community. I can't imagine what it must be like to be hurting
and to not know Christ. Without Christ there is no hope, and I
can't imagine living a life without hope.
Hope and Jesus go hand in hand. You
can't have one without the other.
But there are thousands of people who
live without hope, many walk or drive by this building with
regularity. We need to be a beacon of hope, to be seen as a
place where the spirit of the Lord reigns above all else, and
a sanctuary where one can find peace.
To this end we need to better
understand the needs of those in our community. This was
Paul's goal as he sought to be like those he ministered to. He
wanted to be more than just empathetic to their needs; he
wanted to get to know them so he could be a more effective
minister to them.
This is our mission, to understand the
needs and concerns of those in our community so that we can be
effective ministers to them, helping them come into a
relationship with the hope of the world, Jesus Christ.
The third principle Paul's speaks to
is the need to be looking for opportunities to tell others
We live in a spiritually thirsty world
right now. You can't tell me people aren't thirsty for God
when they wear crystals around their necks, lay down hundreds
of dollars a day to listen to so called gurus, and call
physics to the tune of billions of dollars per year.
These folks are thirsty for spiritual
meaning and are looking beyond the church to find it. Or worse
yet, they are involved in a church and still can't find the
depth of spiritual understanding and inspiration they seek.
We have a special message, we have the
truth, we have the living water, which will quench their
We must create opportunities to tell
others about Christ. And when opportunities arise we need to
take advantage of them, not in a coercive way, but in a loving
Christ didn't say if you feel like it
pick up you cross and follow me, he said simply pick up your
cross. Jesus didn't say if you feel like it go and make
disciples, he said GO. In other words, helping others come to
Christ is not just something we are to do if we feel like it,
it's an obligation.
And our last principle calls us to
live the faith we profess. It's just not enough to speak the
words of faith we must live them. I'm convinced those who live
the faith, and I mean really live the faith 24 hours a day,
seven days a week, not just one hour on Sunday mornings, do
more for winning disciples then any one single act we can
If you're wondering what you can do as
a disciple to help win people to Christ, begin by actively
living the Christian faith. As you do, God will lead you into
Our scouts here today strive to live
by a higher standard, and pledge to live by the scout law. And
as they live by the scout law they are very much living a
Scouts strive to be: trustworthy,
loyal, helpful, friendly, courteous, kind, obedient, cheerful,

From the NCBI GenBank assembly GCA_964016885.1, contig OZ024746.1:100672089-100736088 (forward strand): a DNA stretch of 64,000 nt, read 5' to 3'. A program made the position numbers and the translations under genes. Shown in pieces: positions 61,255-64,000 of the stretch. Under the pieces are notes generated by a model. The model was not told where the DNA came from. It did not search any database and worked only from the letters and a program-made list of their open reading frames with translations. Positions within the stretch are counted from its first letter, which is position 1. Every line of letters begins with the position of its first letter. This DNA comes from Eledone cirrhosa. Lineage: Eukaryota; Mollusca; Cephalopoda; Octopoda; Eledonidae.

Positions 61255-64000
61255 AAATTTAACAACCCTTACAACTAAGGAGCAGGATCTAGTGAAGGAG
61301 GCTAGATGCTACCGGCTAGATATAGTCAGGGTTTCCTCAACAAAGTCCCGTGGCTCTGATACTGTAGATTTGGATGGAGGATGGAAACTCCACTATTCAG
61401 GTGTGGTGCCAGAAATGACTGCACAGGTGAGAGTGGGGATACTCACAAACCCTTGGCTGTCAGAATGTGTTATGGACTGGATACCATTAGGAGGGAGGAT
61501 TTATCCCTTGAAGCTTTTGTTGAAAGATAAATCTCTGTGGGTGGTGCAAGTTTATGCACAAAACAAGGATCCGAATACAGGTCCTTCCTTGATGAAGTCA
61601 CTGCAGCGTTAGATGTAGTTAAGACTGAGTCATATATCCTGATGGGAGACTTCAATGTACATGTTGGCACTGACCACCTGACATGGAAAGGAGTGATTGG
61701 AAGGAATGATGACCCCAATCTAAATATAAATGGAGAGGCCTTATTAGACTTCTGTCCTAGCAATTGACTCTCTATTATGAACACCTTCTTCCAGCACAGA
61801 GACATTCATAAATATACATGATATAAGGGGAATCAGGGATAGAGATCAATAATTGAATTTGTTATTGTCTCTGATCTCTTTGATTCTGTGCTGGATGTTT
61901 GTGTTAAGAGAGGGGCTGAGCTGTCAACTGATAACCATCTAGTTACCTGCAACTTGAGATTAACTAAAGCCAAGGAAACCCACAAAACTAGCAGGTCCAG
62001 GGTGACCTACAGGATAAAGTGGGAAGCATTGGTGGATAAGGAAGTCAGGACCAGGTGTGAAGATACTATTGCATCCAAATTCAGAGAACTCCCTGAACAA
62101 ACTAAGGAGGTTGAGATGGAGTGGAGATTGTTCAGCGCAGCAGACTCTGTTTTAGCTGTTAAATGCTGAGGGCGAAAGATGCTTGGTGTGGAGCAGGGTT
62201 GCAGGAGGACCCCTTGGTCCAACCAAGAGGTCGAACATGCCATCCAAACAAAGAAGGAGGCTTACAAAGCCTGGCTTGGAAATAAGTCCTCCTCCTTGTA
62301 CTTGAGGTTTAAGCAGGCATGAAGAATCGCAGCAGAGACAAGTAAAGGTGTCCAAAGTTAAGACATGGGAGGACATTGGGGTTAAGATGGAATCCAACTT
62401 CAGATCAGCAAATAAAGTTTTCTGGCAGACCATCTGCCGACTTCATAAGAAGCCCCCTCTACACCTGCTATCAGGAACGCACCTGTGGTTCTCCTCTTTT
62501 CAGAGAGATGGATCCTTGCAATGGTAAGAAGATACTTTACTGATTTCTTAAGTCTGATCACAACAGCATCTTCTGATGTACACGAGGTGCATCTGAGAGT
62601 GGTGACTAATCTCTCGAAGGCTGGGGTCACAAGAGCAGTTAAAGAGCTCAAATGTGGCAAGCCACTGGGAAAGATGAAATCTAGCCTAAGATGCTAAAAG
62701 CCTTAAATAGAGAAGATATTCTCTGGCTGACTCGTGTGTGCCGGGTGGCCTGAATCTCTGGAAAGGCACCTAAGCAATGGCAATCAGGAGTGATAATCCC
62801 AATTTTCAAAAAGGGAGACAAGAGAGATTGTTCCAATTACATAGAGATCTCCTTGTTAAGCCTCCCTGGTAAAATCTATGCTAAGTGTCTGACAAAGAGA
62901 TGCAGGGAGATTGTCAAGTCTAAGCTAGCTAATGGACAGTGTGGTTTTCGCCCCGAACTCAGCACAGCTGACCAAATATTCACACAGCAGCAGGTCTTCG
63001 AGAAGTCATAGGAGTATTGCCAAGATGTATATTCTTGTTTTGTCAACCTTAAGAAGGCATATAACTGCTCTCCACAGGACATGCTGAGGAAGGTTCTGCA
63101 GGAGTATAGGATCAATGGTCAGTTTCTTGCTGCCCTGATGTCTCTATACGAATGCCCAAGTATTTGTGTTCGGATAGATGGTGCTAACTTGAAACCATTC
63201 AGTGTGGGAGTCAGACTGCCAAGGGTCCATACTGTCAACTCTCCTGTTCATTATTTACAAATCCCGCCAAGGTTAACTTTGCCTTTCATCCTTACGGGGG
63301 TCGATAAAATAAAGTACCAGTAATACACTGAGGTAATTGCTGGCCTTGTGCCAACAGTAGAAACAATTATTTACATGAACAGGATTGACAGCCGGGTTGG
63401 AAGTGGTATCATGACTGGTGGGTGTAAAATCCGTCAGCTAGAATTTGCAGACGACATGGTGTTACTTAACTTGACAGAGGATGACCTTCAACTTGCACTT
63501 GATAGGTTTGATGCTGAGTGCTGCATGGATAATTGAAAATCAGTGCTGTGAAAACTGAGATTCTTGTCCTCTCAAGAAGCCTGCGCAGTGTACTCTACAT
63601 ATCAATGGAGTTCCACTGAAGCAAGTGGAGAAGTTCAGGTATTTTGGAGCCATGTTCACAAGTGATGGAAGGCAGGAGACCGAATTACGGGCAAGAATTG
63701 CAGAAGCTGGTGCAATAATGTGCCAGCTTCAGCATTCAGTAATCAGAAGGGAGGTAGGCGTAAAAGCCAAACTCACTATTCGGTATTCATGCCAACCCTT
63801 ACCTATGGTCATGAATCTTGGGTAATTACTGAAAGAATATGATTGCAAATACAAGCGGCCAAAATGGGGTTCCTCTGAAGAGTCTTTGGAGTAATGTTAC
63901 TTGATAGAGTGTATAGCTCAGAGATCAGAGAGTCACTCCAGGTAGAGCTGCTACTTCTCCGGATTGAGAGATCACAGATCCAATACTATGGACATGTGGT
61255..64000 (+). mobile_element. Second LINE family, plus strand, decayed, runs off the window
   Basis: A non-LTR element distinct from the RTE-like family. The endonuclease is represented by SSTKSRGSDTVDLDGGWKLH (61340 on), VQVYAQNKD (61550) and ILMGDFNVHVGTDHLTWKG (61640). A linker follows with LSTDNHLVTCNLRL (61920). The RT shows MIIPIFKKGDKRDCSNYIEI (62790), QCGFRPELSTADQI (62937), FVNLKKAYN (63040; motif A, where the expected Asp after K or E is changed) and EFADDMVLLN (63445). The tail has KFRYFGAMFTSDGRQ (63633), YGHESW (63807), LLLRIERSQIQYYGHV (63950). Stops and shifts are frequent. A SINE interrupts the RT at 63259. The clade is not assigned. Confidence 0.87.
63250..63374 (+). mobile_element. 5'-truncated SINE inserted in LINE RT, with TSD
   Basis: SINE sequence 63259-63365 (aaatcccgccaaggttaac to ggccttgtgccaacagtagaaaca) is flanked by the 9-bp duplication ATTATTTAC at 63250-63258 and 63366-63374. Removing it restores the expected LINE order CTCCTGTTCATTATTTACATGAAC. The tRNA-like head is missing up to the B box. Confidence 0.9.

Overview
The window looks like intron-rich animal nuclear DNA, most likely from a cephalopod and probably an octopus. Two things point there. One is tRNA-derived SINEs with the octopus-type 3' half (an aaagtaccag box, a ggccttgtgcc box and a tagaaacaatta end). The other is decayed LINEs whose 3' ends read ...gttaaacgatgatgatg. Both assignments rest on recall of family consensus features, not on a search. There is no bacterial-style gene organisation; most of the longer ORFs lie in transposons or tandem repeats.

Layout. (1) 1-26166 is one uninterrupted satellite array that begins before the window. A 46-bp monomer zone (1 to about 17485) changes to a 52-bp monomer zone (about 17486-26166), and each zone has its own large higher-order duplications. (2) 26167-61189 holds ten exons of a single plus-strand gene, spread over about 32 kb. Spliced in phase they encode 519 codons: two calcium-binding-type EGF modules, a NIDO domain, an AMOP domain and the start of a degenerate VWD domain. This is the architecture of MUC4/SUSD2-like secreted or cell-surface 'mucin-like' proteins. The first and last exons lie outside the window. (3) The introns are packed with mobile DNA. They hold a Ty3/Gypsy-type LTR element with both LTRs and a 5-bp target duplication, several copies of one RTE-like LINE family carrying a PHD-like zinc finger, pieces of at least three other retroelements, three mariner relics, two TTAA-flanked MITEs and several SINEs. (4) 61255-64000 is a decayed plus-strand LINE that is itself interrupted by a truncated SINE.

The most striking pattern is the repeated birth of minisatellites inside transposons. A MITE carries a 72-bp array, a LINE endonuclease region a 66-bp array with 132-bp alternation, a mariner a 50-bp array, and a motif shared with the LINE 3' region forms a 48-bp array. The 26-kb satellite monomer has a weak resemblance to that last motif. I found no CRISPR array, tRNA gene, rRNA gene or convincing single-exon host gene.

thrifty, brave, clean, and reverent. All very much Christian
principles. We all ought to incorporate the scout law in how
Paul's passion was centered on winning
disciples for Christ. Paul's desire was to preach the word of
God and to help people come to receive Christ before it was
So as you can see winning from a
Christian perspective isn't about crossing the finish line
first, it's about helping others cross the finish line with
This past week I came across a great
short story, which explains Paul's passion for winning very
well. You may have heard this story before, but even so I
think its worth retelling because it really puts winning,
Paul's kind of winning, into perspective.
Every year thousands of athletes from
all over the world gather for the Special Olympics. The
fanfare, the celebrities, the music, the excitement are nearly
as grand as the regular Olympics.
These athletes know what it means to
give their best. They've trained for months and some for
years, and they truly have a passion for winning. Several
years ago, five handicapped finalists gathered at the starting
line. Their hearts were pounding. Each wanted to win. The
starters' gun went off and the athletes exploded from their
crouched positions, and began running with all their heart.
The crowd stood and was on there feet shouting and cheering as
the athletes began their race.
Suddenly one of the runners stumbled
and fell flat on his face. He struggled but couldn't seem to
get up. A moan, and then a hush, fell over the entire stadium
as the fans watched.
In the next moment, another child
stopped running and reached down and helped the fallen child
back up. The two of them finished the race together. This is
what we are called to do as disciples of Christ.
In our desire to win the race of life
we ought to stop, or at least slow down long enough to help
others up, to help them run the Christian race with a passion,
so that many might receive their heavenly reward.
Know that in the end God isn't looking
for religious people; he's looking for people who have a
passion for chasing after him. God wants people who want him,
and want others to want him, more so then they want his
I believe this generation is on a road
to revival, you can just feel it. This offers all Christians a
great opportunity to win disciples for Christ.
Now we can simply choose to seek God's
blessings and play with the toys we have been blessed with; or
we can say, "No God, we don't just want the blessings; we want
more, we want you, and we want others to know you.
We ought to move closer to God by
asking him to touch our minds, touch our ears, touch our eyes,
touch our hands, touch our feet, and touch our hearts so that
we can develop a passion for winning life's race, and in turn
can help others come to know the living God. Amen
Read other messages by Pastor Wade